Industry experts believe that the Indian OOH industry, which has grown reasonably in the last few years, still has several issues to be sorted out. The biggest worry is lack of accurate measurement and accountability, which has adversely impacted the industry’s success. The august panelist in the OOH conference, which took place on February, 2011 in New Delhi, discussed the challenges of planning and buying outdoor media in India.
According to Amit Tiwari, Country Head – Media, Philips India, “The biggest challenge is not having the understanding of the medium. Nobody thinks about the objective of the campaign before putting it on the OOH medium. OOH should be relevant to the context and it should be brand fit and medium fit.”
Agreeing with this view, Hemanth Shah, President, OOH Media Initiatives, Lintas Media, stressed that brand communication objective needed to be understood before putting money into it.
While OOH owners have their own grievances for not being considered by advertisers and planners, Sam Balsara, CMD, Madison World, explained the ‘why’ of the question. He said that agencies wanted to be sure that whatever they were buying would deliver and that the rates they were paying were reasonable. “However, the OOH medium is yet to get these things sorted out,” he observed.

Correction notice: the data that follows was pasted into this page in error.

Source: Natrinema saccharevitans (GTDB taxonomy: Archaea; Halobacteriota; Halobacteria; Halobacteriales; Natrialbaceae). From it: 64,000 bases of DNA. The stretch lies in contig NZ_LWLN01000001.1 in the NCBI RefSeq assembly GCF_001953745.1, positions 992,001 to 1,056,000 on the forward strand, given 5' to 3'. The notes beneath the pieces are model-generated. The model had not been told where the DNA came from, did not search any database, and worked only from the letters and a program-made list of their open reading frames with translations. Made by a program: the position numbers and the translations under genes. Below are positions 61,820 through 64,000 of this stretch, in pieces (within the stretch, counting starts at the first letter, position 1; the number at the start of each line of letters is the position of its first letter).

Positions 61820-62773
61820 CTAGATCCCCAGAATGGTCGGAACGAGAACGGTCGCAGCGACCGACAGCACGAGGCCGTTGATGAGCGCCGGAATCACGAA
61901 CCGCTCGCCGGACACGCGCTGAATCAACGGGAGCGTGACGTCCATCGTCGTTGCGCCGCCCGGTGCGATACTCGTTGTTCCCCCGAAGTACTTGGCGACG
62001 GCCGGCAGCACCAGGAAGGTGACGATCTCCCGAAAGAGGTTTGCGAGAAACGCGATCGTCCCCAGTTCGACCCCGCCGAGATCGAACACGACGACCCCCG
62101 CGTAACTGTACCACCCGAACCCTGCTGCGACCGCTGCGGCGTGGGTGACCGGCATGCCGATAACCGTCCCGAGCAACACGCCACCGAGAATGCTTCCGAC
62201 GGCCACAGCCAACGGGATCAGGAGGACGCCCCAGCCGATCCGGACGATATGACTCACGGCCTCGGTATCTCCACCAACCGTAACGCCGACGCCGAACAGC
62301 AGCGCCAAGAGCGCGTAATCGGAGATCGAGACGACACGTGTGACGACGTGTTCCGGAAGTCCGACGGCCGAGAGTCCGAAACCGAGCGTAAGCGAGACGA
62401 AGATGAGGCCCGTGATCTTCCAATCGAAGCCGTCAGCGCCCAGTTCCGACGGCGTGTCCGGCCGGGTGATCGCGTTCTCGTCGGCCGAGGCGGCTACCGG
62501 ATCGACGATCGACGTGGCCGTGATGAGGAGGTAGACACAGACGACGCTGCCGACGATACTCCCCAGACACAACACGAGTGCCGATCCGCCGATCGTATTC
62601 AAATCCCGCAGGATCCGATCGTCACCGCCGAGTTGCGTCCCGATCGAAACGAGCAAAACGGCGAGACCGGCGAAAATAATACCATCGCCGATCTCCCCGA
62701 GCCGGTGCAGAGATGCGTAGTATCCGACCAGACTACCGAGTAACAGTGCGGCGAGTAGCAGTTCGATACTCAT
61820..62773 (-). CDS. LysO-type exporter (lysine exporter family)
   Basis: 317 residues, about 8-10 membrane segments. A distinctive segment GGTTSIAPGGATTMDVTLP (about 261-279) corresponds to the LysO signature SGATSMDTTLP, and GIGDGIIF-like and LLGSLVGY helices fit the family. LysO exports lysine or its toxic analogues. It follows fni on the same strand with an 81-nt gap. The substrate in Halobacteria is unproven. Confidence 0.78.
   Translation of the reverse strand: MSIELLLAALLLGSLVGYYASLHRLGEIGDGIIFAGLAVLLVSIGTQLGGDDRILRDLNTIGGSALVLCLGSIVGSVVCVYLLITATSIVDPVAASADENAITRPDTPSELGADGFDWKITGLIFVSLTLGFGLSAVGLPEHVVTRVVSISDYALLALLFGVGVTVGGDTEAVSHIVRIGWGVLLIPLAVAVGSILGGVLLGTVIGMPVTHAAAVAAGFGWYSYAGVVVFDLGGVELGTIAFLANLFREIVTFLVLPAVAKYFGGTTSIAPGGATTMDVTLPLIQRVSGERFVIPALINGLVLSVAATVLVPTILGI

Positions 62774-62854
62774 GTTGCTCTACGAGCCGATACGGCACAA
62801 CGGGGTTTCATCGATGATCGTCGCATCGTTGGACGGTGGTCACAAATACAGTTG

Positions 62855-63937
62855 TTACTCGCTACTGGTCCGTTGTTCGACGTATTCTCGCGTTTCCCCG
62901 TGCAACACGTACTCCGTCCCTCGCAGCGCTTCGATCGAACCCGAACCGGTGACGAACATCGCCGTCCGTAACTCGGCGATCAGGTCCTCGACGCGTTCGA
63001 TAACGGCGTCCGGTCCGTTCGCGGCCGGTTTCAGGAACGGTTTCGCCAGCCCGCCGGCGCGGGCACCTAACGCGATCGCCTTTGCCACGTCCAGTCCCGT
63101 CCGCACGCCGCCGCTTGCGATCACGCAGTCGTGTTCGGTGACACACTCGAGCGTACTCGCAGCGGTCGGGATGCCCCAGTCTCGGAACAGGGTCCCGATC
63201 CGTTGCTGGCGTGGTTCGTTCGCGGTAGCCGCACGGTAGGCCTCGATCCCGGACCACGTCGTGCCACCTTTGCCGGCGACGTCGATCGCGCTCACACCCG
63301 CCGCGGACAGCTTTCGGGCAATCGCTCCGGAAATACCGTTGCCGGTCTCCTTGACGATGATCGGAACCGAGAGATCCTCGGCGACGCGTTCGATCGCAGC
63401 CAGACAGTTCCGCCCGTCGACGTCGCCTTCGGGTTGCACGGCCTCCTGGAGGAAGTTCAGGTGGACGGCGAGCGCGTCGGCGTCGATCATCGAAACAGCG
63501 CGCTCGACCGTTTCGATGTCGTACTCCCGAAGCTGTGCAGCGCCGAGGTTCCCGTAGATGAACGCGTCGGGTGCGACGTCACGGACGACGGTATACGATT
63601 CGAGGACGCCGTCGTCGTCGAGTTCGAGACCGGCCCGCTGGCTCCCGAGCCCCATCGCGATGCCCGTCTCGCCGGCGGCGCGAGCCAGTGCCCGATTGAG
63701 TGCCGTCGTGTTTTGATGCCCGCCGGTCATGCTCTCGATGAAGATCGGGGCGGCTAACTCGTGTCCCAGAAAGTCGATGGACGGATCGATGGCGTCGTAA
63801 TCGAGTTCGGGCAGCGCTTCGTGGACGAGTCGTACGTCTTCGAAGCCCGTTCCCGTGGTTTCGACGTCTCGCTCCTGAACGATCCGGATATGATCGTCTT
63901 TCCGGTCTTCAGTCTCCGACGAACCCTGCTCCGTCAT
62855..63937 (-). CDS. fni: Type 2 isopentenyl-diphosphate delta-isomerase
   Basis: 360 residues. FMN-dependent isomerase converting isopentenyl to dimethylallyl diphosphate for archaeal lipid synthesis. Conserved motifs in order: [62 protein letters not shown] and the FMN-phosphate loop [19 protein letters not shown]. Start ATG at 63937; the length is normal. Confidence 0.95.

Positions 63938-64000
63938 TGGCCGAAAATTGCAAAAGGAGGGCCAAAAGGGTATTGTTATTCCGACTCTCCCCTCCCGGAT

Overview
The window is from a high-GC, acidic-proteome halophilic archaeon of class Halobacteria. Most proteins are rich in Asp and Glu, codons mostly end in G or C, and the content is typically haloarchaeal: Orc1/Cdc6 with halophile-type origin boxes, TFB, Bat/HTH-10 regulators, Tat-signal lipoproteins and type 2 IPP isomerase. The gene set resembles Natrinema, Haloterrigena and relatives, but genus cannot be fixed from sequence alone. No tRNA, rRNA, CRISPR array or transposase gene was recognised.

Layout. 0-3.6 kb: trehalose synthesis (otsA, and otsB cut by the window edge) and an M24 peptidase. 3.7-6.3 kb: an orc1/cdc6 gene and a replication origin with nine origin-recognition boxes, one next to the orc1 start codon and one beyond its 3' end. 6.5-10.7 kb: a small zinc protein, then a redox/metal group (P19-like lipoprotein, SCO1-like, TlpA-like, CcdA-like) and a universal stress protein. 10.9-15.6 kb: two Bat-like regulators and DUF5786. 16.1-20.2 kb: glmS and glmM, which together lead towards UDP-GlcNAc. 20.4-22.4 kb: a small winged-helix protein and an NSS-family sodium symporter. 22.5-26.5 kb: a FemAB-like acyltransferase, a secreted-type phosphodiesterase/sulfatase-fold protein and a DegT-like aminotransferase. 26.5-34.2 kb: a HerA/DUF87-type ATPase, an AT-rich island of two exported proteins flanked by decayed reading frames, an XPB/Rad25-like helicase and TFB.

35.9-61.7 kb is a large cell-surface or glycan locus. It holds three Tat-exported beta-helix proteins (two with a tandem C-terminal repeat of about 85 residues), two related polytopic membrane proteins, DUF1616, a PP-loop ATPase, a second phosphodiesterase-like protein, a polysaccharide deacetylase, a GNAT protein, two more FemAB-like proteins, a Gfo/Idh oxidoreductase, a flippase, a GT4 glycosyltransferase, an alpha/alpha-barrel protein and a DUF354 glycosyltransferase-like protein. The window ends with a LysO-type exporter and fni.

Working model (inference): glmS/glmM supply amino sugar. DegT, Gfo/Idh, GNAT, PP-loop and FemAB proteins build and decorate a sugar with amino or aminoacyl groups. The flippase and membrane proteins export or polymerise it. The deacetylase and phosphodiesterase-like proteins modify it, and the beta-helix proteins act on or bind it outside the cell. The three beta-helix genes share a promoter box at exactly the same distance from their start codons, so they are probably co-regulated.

For Nabendu Bhattacharyya, MD, Milestone Brandcom, there was need to strategise the work and use “common sense” while making an OOH plan. Speaking about the scenario in Delhi, he pointed out, “There are 43 junctions that can cover Delhi city through OOH hoardings.”
How to measure it?
Even as reliable research was need of the hour for the OOH industry, not much development was seen in this regard. Agreeing with this, Balsara said that a study was done 3-4 years ago in Mumbai and Pune city only. He, too, emphasised on the need for comprehensive research-based data.
Pawan Bansal, CEO, Jagran Engage, too, stressed on the need for well-researched data for the industry and said that they were ready to invest for the research. Mranwhile, giving future projections, Bhattacharyya noted that research in 12 to 13 cities could be done in the coming years.
Haresh Nayak, MD, Posterscope India, commented that to create value for media planners to consider the medium, the industry needed to have data for the industry.
Balsara was, however, positive about the OOH medium as he informed, “While in India the OOH industry has a 7 per cent share of the overall ad pie, the world over this figure is between 5 per cent and 12 per cent. So, the industry is not totally off. It is getting its due share.”
Amit Tiwari, Hemanth Shah, Sam Balsara, Nabendu Bhattacharyya, Pawan Bansal, and Haresh Nayak were speaking during the session titled ‘Challenges of Planning & Buying Outdoor Media in India’ at the OOH 2011 Conference on Outdoor Advertising and Digital Signage, held on February 25, in New Delhi. Sunandan B Chaudhury, Managing Partner, Right Talent Consultants, moderated the session.
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